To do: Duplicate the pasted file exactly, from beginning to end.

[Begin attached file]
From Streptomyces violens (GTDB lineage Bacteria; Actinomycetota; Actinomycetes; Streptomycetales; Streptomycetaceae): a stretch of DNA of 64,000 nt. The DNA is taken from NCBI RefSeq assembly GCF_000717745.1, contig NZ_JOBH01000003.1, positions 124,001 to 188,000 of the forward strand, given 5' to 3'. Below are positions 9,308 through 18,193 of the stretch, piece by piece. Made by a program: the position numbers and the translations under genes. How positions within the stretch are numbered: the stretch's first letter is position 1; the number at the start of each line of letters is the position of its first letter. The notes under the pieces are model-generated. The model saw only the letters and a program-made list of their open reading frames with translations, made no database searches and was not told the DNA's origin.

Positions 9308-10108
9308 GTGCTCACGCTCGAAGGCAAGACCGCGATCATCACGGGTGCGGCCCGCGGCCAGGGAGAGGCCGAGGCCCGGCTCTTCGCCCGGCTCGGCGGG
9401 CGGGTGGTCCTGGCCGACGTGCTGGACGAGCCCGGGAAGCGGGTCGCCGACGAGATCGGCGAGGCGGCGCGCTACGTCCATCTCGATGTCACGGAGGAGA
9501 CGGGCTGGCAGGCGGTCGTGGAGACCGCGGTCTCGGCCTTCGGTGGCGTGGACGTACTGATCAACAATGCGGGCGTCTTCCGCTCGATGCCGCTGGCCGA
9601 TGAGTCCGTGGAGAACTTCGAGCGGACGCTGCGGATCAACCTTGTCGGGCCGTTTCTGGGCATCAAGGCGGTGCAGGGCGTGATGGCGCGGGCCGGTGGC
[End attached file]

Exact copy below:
From Streptomyces violens (GTDB lineage Bacteria; Actinomycetota; Actinomycetes; Streptomycetales; Streptomycetaceae): a stretch of DNA of 64,000 nt. The DNA is taken from NCBI RefSeq assembly GCF_000717745.1, contig NZ_JOBH01000003.1, positions 124,001 to 188,000 of the forward strand, given 5' to 3'. Below are positions 9,308 through 18,193 of the stretch, piece by piece. Made by a program: the position numbers and the translations under genes. How positions within the stretch are numbered: the stretch's first letter is position 1; the number at the start of each line of letters is the position of its first letter. The notes under the pieces are model-generated. The model saw only the letters and a program-made list of their open reading frames with translations, made no database searches and was not told the DNA's origin.

Positions 9308-10108
9308 GTGCTCACGCTCGAAGGCAAGACCGCGATCATCACGGGTGCGGCCCGCGGCCAGGGAGAGGCCGAGGCCCGGCTCTTCGCCCGGCTCGGCGGG
9401 CGGGTGGTCCTGGCCGACGTGCTGGACGAGCCCGGGAAGCGGGTCGCCGACGAGATCGGCGAGGCGGCGCGCTACGTCCATCTCGATGTCACGGAGGAGA
9501 CGGGCTGGCAGGCGGTCGTGGAGACCGCGGTCTCGGCCTTCGGTGGCGTGGACGTACTGATCAACAATGCGGGCGTCTTCCGCTCGATGCCGCTGGCCGA
9601 TGAGTCCGTGGAGAACTTCGAGCGGACGCTGCGGATCAACCTTGTCGGGCCGTTTCTGGGCATCAAGGCGGTGCAGGGCGTGATGGCGCGGGCCGGTGGC